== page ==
In this blog post, AILA Inspires Speaker Tom Steyer answers a few questions from AILA Executive Director Ben Johnson in advance of his presentation at #AILAAC18 in San Francisco, June 14.
Why is immigration such an important issue to you?
Immigration, in my mind, has become the leading human rights issue in the United States of America. It’s fundamentally a matter of justice. We have a presidential administration hiding behind discriminatory immigration laws to conceal what are ultimately nationalist ends. If you’re following the news, you can see how they are weaponizing these laws to dehumanize some of the most vulnerable people in our country, all because they fear differences. Immigrant communities are paralyzed with fear. I hear heartbreaking stories from some of our NextGen employees who are first generation Americans, or immigrants themselves, and I’m appalled at the cruelty.
My family came from Northern Europe. With very few exceptions, any American who learns their own history will find that they, too, are descended from immigrants who left their home in need. It wasn’t the King of England who came to settle the New World. Nor was it the wealthy or the entitled. But where you started out didn’t matter as much as what you were willing to contribute once you got here. We have to ask ourselves why that would be any different today. The people seeking a new life in America now are just as deserving of basic rights and protections as anyone. If we treat them as full human beings, they’ll build businesses, serve in the military, invent, teach, lead. Our economy will be stronger and our country will be all the greater for those contributions and accomplishments.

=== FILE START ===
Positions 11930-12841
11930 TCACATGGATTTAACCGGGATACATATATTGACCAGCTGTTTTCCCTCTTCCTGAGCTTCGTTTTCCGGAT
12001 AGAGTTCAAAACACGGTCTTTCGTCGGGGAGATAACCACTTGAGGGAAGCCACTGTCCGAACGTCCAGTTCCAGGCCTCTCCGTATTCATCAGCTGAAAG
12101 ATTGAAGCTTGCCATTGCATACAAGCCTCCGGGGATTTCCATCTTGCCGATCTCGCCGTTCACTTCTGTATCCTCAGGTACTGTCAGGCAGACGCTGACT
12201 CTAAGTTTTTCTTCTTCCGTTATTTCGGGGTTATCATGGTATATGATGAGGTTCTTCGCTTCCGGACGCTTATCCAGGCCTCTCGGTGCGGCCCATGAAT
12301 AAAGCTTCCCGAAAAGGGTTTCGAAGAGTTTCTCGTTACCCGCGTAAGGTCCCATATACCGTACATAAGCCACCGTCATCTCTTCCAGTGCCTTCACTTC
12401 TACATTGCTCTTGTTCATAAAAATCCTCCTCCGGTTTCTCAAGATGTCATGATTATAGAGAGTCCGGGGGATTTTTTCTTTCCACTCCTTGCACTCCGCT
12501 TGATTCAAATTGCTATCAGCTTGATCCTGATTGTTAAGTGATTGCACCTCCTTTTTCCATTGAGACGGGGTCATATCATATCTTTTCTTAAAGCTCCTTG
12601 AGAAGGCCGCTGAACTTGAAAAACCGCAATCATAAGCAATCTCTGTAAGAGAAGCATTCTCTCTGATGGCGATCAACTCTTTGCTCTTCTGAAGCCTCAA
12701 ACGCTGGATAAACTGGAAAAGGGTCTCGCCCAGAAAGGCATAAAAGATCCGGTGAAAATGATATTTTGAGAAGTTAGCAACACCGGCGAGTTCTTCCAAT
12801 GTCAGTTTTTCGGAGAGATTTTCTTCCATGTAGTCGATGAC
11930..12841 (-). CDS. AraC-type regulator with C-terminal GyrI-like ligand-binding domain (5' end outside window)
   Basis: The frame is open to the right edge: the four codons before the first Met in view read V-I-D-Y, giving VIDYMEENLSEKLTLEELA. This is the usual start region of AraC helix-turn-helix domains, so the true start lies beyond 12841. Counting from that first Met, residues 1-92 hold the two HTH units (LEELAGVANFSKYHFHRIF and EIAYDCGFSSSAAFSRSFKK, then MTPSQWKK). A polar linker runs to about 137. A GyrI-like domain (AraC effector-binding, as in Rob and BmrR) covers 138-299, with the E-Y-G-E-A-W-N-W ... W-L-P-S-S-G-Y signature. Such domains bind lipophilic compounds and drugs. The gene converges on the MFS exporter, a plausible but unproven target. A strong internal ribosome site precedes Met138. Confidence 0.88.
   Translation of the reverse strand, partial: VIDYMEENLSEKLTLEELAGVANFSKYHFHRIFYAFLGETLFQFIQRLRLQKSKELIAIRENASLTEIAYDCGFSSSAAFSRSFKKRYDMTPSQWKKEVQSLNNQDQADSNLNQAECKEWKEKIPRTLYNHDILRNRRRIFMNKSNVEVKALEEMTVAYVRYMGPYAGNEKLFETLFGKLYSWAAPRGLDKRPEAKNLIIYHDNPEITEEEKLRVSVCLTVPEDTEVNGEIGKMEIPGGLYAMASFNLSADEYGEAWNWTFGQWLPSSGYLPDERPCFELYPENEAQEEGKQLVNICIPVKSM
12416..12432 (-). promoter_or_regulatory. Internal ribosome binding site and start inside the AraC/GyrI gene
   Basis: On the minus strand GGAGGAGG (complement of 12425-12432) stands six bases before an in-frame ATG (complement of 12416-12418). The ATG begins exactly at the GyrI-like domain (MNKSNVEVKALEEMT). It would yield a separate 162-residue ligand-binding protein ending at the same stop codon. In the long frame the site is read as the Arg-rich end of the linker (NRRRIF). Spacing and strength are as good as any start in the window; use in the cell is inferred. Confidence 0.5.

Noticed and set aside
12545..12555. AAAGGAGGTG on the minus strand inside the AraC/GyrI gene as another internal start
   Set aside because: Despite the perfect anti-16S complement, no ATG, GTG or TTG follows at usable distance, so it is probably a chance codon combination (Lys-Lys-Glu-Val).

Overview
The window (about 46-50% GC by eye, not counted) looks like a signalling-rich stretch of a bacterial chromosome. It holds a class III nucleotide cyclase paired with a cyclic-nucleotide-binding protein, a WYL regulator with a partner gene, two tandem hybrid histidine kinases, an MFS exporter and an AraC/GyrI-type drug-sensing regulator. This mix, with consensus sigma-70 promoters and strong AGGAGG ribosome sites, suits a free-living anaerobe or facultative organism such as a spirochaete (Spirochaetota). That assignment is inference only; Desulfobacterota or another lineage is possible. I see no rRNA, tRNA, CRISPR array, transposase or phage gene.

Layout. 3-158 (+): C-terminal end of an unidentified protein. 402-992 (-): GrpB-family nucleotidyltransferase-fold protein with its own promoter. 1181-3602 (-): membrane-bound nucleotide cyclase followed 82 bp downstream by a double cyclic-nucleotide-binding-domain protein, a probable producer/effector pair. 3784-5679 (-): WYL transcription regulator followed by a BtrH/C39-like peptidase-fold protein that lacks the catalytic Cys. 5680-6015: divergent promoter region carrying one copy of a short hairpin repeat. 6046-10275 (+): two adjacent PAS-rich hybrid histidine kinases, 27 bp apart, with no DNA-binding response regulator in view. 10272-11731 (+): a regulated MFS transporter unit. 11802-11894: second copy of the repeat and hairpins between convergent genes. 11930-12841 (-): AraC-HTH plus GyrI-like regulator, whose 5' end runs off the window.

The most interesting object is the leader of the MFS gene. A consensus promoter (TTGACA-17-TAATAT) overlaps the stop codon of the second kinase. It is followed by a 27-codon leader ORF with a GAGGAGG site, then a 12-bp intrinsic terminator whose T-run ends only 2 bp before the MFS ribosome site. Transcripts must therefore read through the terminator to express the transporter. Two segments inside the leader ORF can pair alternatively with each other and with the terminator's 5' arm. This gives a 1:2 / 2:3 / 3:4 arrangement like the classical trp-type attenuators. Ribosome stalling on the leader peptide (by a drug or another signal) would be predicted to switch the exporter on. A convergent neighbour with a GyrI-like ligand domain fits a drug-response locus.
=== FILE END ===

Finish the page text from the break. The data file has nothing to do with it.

But if you’re not a citizen already, you don’t have the same ability to fight for those opportunities. So it’s our responsibility to stand up for them.
When you speak to the Annual Conference attendees, what one message do you hope they come away with?
We need a broad coalition to overcome this dark chapter in our nation’s history. And that means standing up for people who are under attack in our society, whether it’s because of their religion, their sexual orientation, or their status as immigrants. Anyone who fails to join in this effort to support civil rights and liberties for all is making an historic, moral mistake.
The question then becomes, what role can I play? How can I help? And it just so happens that people who understand the law can make a critical contribution. The average person may see the law as a neutral entity, but folks with legal backgrounds know that’s never been the case. Throughout our history, American laws have been used to advantage the powerful and oppress the vulnerable. And that’s happening today with immigration. Organizations like AILA can help expose those imbalances, and lead the charge for change. And that means you are at the forefront of this fight. America’s immigrant communities need AILA members standing up to this administration and demanding we toss these unjust laws into the ash heap of history.
Turning to another topic, what’s your favoríte thing about San Francisco?
San Francisco at its core is a deeply progressive, open-minded city. It’s welcoming. It’s inclusive. It strives to be an early adopter of new ideas, from innovative technologies to social issues. And that means there’s no shortage of thoughtful, intelligent conversations to have with people who live here. That is both exciting and fulfilling.
People think we’re a little zany-and we may look at the world differently. But think about what we’ve made possible as a result. We’ve led ground-breaking research, started world-changing industries, built forward-thinking companies. And all of it was helped along by our commitment to diversity. If we all come to share a little of that zaniness, who knows what we can accomplish together?
Any final thoughts?
AILA! You picked a great city for your annual conference. We’re looking forward to hosting you here in San Francisco. And I’m thrilled to be one of the very first speakers in the AILA Inspires series. See you in June!
To learn more about the AILA Annual Conference and the sessions featured there, check out the AILA website.